We have flown several times a year since my oldest was three months old. Through trial and error I have learned a few things, ten to be exact.
1. Arrive early. Two hours might sound like a lot, but with ever-increasing security it’s a good idea to allow yourself extra time to get to your gate, especially when toting along a kid or two (or three). Many airports have play places in the terminals near the gates for kids to let out some extra energy before the flight. And if needed, you can ask for a “gate pass” for an un-ticketed friend or family member to go through security with you and help you to the gate.
2. Explain when booking your flight that you are traveling with an infant/small and you must be seated together. Then re-check your seat assignment when checking in. Don’t wait and see if you can “fix” the seats at the gate, because there is a good chance you will end up standing in the aisle holding your baby, having to play “let’s make a deal” to get people to change seats, annoying the passengers who are already looking at you funny because they are afraid your child will scream the entire flight.
3. If you purchased a ticket for your infant, I recommend taking a car seat on the plane because it’s nice to have somewhere to set little ones down when they fall asleep and it makes it easier for mom to use the restroom without having to stress about a stranger holding them. Be sure to tell the agent when booking your flight and checking in at the counter because car seats must be next to the window and cannot be on an emergency exit aisle.
4. Do not sit on a bulkhead row. Having the extra foot room and no passengers in front may be tempting, but with no seats in front you, there’s no storage, and everything you will need for baby will have to be put in the overhead compartments and cannot be accessed during take-off or landing.
5. Bring an umbrella stroller. They are cheap; even if you only use it for one trip, they are well worth the $12 (or less if you pick one up at a thrift or consignment store). Being able to hang a few bags on the handles for the walk to the gate is a huge relief; at some of the larger airports the walk can take close to 20 minutes. Plus, umbrella strollers are easy to fold up when going through security. Once at the gate, talk to agent about gate-checking your stroller. You’ll receive a tag with a tear off claim check. Then when you walk down the jetway, just before boarding, fold your stroller and leave it to the side. When you get to your destination, it will be waiting for you just as you deplane.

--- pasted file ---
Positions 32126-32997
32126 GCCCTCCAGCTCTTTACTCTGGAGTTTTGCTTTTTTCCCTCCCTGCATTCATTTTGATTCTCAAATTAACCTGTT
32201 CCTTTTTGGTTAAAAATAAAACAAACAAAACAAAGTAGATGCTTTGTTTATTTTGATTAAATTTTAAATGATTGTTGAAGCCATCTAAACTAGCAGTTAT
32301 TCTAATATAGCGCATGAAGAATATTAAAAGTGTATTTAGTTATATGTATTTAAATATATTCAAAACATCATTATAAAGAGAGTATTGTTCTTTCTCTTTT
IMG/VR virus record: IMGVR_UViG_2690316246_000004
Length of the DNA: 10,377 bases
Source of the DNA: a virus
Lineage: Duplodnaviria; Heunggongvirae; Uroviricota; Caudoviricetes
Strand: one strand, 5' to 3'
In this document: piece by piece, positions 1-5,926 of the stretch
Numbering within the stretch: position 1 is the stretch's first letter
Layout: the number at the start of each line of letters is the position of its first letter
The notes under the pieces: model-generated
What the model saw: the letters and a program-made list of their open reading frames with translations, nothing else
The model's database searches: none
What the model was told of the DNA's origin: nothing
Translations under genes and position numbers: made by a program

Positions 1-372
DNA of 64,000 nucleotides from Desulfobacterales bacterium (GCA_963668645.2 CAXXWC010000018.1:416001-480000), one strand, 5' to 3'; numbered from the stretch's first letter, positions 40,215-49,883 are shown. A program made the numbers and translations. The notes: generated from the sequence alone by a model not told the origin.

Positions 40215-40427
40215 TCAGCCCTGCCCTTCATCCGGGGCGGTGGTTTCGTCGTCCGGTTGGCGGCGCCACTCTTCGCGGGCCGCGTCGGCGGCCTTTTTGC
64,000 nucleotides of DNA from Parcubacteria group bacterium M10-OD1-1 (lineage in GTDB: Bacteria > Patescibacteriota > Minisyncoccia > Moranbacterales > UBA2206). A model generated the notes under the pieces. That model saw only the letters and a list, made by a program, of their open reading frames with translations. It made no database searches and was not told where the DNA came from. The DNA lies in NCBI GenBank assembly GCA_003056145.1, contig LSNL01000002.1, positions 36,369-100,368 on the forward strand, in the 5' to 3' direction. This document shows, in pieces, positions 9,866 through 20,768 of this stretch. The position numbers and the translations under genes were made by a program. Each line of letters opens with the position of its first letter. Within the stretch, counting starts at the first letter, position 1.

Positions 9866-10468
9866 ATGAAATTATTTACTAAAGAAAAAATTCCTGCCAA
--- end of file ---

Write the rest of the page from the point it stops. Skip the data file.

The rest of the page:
6. Pre-board. Airlines offer pre-boarding for those flying with infants and children under five years to give the parents extra time to get settled and get things put away. Do not be shy; if you hear pre-boarding for wheelchair passengers and unaccompanied children step up in line then or if the agents do forget pre-boarding altogether walk around to the front of the line and say, “I am traveling with children under five; I need to pre-board. I believe you forgot to announce it.”
7. Use a backpack (much easier to navigate down the narrow aisle of the plane than with a shoulder bag).
8. Things to pack in your carry-on:
- fresh snacks (be sure to avoid sugary snacks for sensitive children).
- empty sippy cup and/or pacifier (drinks/juice can be purchased once you get through security). The sucking can help with ear pressure during take-off and landing.
- small blanket and stuffed animal (very comforting to have familiar items, plus you never know what kind of germs are on the airline blankets/pillows).
- more diapers/wipes than you think you will need (in case there is a delay or unexpected lay-over).
- a few large Zip-loc bags (no need to gross out the rest of the plane with a stinky diaper, also can be used to store soiled clothing).
- a change of clothes per child and maybe a shirt for yourself (some kids may become air-sick and you don’t want to have to sit on a six-hour flight smelling like spit-up).
- coloring books and crayons for older toddlers (avoid toys that make noise; what sounds reasonable at home may be way too loud on a crowded airplane).
9. Be sure to check your airline’s website before leaving for any updated security measures. Rules have recently changed, restricting liquids that can pass through security. Also, be sure to check your baby’s diaper bag; many infant care sets include nail clippers/scissors and those are not allowed.
10. My mother always told me “you get more bees with honey,” which is true and I always ask nicely. However, I’ve also learned that sometimes “the squeaky wheel gets the grease” and when traveling with your child/infant sometimes you have to speak up to get the help you need. If you don’t get help even after speaking up, do not hesitate to call or write the airline and tell them about the obstacles you faced.
With big businesses making accommodations every day for parents with small children, airlines should be no exception. Some airlines are better than others at making those accommodations. From my personal experience and stories from other flying parents, the “discount airlines” are the very best (Jet Blue is my number one pick). Try asking around to friends and family who have flown with small children for recommendations.
This article was written by: Erin GildayPhoto Credit: Valeria Zoncoll